The Philadelphia Flyers have started their big offseason moves that began with a trade acquiring Tony DeAngelo from the Carolina Hurricanes in exchange for a 2022 fourth-round pick, 2023 third-round pick, and a 2023 second-round pick. The Flyers went on to immediately agree to a terms with DeAngelo on a two-year extension worth $5 million average annual value (AAV).
Both teams came out on top in this trade and the Flyers were able to sign the 11th-highest-scoring defenseman in terms of points per game to a low AAV in comparison to what the rest of the field is making. Devon Toews is the only defenseman that finished higher that is making less money than DeAngelo next season. We will take a look at the newly acquired defenseman’s impressive young career on the ice, where he fits in the lineup and on the team, and what this means for the Flyers moving forward.
DeAngelo’s Impressive Young Career
DeAngelo is just 26 years old, so the Flyers got him in the prime of his career. He has already shown a very impressive ability to put up points and run a power play, as he has now put up big numbers for two different franchises. It took him a few seasons to get acclimated to the NHL after starting in Arizona and moving over to New York, but by his third season and first one where he played over half of the games, he scored at nearly a 0.5 points-per-game pace at age 23.
The next season DeAngelo popped off for 15 goals and 53 points in 68 games to finish 12th in Norris Trophy voting. But you could see the tides turning as Adam Fox had arrived and put up 42 points in his rookie season that year. Problems aside the following season, DeAngelo was able to come right back into the NHL last season for the Hurricanes and dominate once again, not missing a step. He scored 10 goals and 51 points in 64 games, but again struggled a bit with injuries. He isn’t the biggest defenseman in the world at just 5-foot-11, 180 pounds, but he is very effective when he’s in the lineup.
Where DeAngelo Fits in on the Back-End
On the Hurricanes last season DeAngelo played just a hair under 20 minutes a night. Much more ice time shouldn’t be expected from him in Philadelphia considering the stronger group they have, but he will surely get all of the power-play time as the Flyers need the help. He has scored five power-play goals and 39 power-play points over his past two full seasons and the last-place power play (12.6 percent) could use all of the specialists they can get.
The Flyers’ attempt at bringing in a power-play specialist in Keith Yandle didn’t work out last season, but they have a young stud in DeAngelo to get it right this season. There were multiple players trying to help out on the top unit, but none that really made a difference. Yandle is well past his prime, Ivan Provorov is not at the same level as he once was, Ryan Ellis was injured the entire season, and Cam York is still very young. One or more of them may have to still jump in at one point during the season since DeAngelo likely won’t play every game, but the team won’t be reliant on someone to play up to a level we haven’t seen before or should expect.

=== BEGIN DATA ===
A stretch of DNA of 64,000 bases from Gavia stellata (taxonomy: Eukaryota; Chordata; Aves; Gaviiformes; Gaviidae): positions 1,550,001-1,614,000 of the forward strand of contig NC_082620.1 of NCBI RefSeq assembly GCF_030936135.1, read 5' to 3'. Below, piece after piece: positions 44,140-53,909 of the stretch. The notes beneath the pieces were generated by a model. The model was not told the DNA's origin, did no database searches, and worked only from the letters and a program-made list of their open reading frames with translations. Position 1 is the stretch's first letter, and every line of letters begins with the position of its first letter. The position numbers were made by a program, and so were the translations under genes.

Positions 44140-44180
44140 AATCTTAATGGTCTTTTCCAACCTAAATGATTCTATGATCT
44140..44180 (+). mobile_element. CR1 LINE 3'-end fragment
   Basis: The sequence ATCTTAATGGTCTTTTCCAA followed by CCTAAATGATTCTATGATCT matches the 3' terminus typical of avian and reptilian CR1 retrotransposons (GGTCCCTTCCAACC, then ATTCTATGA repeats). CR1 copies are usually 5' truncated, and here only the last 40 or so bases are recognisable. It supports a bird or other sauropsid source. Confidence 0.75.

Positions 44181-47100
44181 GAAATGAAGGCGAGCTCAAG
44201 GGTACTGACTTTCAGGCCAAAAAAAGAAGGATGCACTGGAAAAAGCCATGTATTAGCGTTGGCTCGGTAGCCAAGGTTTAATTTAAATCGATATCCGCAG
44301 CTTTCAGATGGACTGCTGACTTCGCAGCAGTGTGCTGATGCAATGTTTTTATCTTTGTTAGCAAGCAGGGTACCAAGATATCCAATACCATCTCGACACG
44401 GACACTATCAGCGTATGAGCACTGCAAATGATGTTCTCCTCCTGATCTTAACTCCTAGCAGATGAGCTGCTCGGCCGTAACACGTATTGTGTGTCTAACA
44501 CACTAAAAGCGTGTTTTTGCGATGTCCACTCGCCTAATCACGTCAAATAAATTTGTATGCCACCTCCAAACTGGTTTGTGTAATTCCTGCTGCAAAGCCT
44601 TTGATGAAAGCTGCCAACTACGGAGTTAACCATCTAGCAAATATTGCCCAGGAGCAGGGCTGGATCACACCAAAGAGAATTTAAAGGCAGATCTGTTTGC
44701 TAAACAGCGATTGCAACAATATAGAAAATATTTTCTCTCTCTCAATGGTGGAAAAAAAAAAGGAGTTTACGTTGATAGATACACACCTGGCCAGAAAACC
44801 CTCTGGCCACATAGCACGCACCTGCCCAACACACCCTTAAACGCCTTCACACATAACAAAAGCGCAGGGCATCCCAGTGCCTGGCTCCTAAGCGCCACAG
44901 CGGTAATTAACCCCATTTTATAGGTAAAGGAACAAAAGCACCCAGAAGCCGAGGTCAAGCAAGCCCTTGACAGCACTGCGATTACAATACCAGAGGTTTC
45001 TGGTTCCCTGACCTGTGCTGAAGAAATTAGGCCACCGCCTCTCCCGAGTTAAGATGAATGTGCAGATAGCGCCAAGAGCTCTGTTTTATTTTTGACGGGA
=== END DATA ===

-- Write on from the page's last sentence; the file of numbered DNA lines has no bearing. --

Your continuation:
With three right defensemen making $5 million or more next season, one of them has to shift over to the left side unless they are going to play DeAngelo on the third pairing. As a team strapped for cap and more moves to make, this may not be the best course of action. If the Flyers do play him on the third pairing alongside York, they likely won’t complement each other as Travis Sanheim would for DeAngelo since he did so for every one of his partners last season. The Flyers now have six strong defensemen when healthy, so there’s also a fair possibility one gets moved out. Considering Rasmus Ristolainen just signed an extension and York is still on his entry-level deal, those two appear safe. Take you pick at which of the other three may be on the way out to free up room and cap space.
What This Means for the Flyers
In terms of adding security and high-offensive talent, Fletcher did a great job considering he was able to hold onto all of the Flyers’ first-round picks and give away a second-round pick in a year they plan on finishing much higher. The timetable of two years gives the Flyers the flexibility to part ways with DeAngelo if things go south with the team or with him.
It’s not a big commitment and it gives the Flyers the extra firepower to deal with any possible Ellis injury as well as a two-year window to turn the team around. An interesting storyline to watch is how new head coach John Tortorella works with DeAngelo as they both have strong personalities.
I mentioned above that the Flyers aren’t likely finished making moves yet and the defense is now pretty crowded. We may see another move made on the back end soon. What are your thoughts on the Flyers bringing in DeAngelo? Let me know in the comments below.
Rob Couch is a THW freelance writer covering mainly the Edmonton Oilers and Philadelphia Flyers. He covers everything you need to know about fantasy hockey. He will also keep you up to date with NHL Stats News, trade talks, and daily betting guides.
You can find more of his work here.